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Brave

Posted by Sarah, 17th August 2012

Mandana Zandian
Mandana Zandian

Not the new Pixar Disney film with its 'flame-haired' heroine *sigh (although I suppose it is something that we have a proactive female lead in animation now too ...)

But demonstrating a far more complex, conflicted and therefore sense of the word brave is the new Persian anthology edited by Ali Alizadeh and John Kinsella.

Six Vowels and Twenty-three Consonants has attempted to present a spread of Persian poetry from 9th century to present day. And so plenty to struggle with:
Persian is essentially a sociable, oral poetry
How can two people translating a multitude of voices avoid the 'generics of language' (as JK puts it)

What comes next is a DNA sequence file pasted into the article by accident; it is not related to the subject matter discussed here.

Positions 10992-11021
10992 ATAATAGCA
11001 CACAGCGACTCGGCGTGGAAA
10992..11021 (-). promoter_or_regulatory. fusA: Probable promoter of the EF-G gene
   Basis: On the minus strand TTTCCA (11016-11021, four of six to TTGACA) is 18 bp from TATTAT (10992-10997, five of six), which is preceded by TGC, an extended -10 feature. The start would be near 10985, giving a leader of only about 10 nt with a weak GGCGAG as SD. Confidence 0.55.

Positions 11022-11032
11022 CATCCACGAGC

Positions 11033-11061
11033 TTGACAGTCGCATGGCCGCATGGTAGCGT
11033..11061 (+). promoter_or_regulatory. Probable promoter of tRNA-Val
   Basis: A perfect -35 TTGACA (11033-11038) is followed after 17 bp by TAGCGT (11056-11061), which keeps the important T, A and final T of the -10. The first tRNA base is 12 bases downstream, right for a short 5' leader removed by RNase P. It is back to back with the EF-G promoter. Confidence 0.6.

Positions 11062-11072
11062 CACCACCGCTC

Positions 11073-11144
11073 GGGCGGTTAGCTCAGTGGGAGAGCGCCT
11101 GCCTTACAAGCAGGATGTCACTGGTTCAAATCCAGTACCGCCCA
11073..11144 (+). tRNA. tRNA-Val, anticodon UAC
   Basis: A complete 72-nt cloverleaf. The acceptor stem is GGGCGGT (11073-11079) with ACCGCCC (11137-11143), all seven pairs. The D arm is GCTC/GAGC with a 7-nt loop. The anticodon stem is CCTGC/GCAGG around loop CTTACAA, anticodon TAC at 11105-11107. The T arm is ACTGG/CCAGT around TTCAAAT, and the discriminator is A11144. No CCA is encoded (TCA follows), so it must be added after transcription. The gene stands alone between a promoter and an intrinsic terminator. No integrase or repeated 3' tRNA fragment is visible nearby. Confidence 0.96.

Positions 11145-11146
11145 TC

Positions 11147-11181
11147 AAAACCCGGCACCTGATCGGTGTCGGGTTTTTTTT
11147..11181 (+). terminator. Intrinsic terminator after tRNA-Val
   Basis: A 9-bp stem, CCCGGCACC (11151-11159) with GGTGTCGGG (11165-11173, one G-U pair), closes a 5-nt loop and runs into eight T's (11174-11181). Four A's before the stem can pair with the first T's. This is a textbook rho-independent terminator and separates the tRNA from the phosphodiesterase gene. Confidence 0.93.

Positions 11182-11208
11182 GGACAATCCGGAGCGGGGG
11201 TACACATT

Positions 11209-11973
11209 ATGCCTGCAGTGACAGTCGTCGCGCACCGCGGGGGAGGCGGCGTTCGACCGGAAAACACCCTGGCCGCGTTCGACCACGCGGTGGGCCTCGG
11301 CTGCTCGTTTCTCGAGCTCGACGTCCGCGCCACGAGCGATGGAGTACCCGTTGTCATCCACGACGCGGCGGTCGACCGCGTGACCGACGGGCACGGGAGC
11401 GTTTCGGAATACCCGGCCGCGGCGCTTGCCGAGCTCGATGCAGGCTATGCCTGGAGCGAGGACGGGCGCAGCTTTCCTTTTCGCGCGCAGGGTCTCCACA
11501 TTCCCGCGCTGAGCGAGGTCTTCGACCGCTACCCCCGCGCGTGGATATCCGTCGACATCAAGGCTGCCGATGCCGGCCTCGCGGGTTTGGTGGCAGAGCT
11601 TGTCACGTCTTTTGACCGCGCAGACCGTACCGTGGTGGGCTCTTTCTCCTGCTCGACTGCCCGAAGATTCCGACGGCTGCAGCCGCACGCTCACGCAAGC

Conveying nationlistic pride (so evident in the classical poetry) without presenting 'bandwagon' poetry
Defining Persia... particularly, contemporary Persia...
And that's just the anthologising process.

What of the poets contained? Does brave cover their process of writing? Or what they have lived through? Or the path they have furrowed to incorporate the two? Some were uprooted from homes, executed for their writing, subverted classic forms, criticised leaders...

Alizadeh and Kinsella worked for three years on this project, admit the issues they faced and explain their process, in fascinating introductions and have collected an extraordinary group of poems that illuminate and challenge the more traditional understanding of Persian lyricism. The brutality that has infiltrated the region is evident, as is love, incarceration, passion, exile, humour, hope and regret.

What is also very pleasing to read is the amount of women poets in the modern section of the anthology: sometimes witty always strong-minded women who could show the Pixlar heroine what more invisible heroines can achieve, if she read.

"...And the naked
song of my lips will document
history
in the red music of your flesh" Mandana Zandian

I wonder how that sentiment is portrayed in the film.